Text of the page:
Factors Influencing Chinese Nursing Students’ Attitudes Toward the Care of Dying Patients

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Abstract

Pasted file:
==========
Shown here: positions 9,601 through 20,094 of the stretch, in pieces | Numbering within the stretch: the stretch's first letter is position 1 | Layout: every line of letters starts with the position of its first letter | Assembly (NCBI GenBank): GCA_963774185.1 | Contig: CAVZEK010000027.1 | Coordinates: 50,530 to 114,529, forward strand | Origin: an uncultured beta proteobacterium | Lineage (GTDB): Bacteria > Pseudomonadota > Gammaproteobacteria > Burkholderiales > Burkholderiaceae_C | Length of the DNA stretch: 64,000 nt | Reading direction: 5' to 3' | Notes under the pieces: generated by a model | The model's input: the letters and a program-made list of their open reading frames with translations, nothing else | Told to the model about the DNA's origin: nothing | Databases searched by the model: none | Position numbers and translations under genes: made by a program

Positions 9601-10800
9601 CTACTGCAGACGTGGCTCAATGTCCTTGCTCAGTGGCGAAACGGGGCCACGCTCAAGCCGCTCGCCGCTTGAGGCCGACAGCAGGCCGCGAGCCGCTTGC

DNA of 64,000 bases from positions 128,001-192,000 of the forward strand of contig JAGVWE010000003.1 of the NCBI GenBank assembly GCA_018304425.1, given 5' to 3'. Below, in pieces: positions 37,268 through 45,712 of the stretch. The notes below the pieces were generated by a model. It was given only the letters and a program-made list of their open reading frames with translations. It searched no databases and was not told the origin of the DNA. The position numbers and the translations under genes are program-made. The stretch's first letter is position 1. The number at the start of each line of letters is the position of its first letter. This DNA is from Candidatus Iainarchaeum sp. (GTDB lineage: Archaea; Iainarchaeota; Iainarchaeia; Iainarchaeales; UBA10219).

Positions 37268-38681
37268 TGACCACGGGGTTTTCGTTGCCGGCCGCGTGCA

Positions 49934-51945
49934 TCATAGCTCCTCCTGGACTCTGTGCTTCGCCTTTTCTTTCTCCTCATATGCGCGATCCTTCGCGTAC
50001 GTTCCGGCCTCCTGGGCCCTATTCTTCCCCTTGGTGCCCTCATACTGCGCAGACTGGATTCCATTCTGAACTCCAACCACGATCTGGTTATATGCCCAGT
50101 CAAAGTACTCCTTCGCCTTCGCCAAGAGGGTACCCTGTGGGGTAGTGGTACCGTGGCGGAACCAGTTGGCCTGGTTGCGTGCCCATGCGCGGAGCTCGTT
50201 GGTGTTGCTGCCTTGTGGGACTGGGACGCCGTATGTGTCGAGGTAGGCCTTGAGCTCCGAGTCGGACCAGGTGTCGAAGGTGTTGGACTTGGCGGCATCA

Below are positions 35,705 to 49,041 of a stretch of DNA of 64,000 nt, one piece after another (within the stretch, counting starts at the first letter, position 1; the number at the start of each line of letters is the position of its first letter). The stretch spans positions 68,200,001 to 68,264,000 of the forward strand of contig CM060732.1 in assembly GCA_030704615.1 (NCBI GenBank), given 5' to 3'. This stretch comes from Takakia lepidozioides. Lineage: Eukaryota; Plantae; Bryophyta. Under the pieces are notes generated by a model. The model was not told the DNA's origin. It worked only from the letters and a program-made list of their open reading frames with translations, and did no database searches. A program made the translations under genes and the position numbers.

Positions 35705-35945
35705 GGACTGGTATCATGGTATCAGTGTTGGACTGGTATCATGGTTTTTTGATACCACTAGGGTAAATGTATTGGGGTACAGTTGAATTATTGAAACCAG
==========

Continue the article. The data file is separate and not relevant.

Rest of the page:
Nursing students play a very important role in providing care for dying patients in clinical practice, but little is known about the attitudes of nursing students in China. The aims of this study were to describe Chinese nursing students’ attitudes toward the care of dying patients and to describe the factors influencing these attitudes. A cross-sectional design was used, and the data were obtained from self-administered questionnaires. A convenience sample of 1133 nursing students was recruited from 8 nursing schools. Measurements included the demographic form and the Chinese version of the Frommelt Attitudes Toward Care of the Dying Scale, Form B. The mean score of all Frommelt Attitudes Toward Care of the Dying Scale, Form B items was 95.42 (SD, 6.76). More positive attitudes toward the care of dying patients were associated with willingness to care for dying persons, having religious beliefs, having received education on death and dying, having previous experience caring for dying patients, and currently anticipating the loss of a loved one. Factors predicting nursing students’ attitudes toward the care of dying patients included previous education on death and dying, willingness to care for dying persons, previous experience caring for dying patients, and religious beliefs, with an explanatory power of 20%. This study contributes to a better understanding of the factors that underlie nursing students’ attitudes toward caring for dying patients. Educational programs on end-of-life care for nursing students should be targeted to those nursing students who are unwilling to care for dying persons, those without religious beliefs, those with no previous education on death and dying, or those with no experience caring for dying patients.

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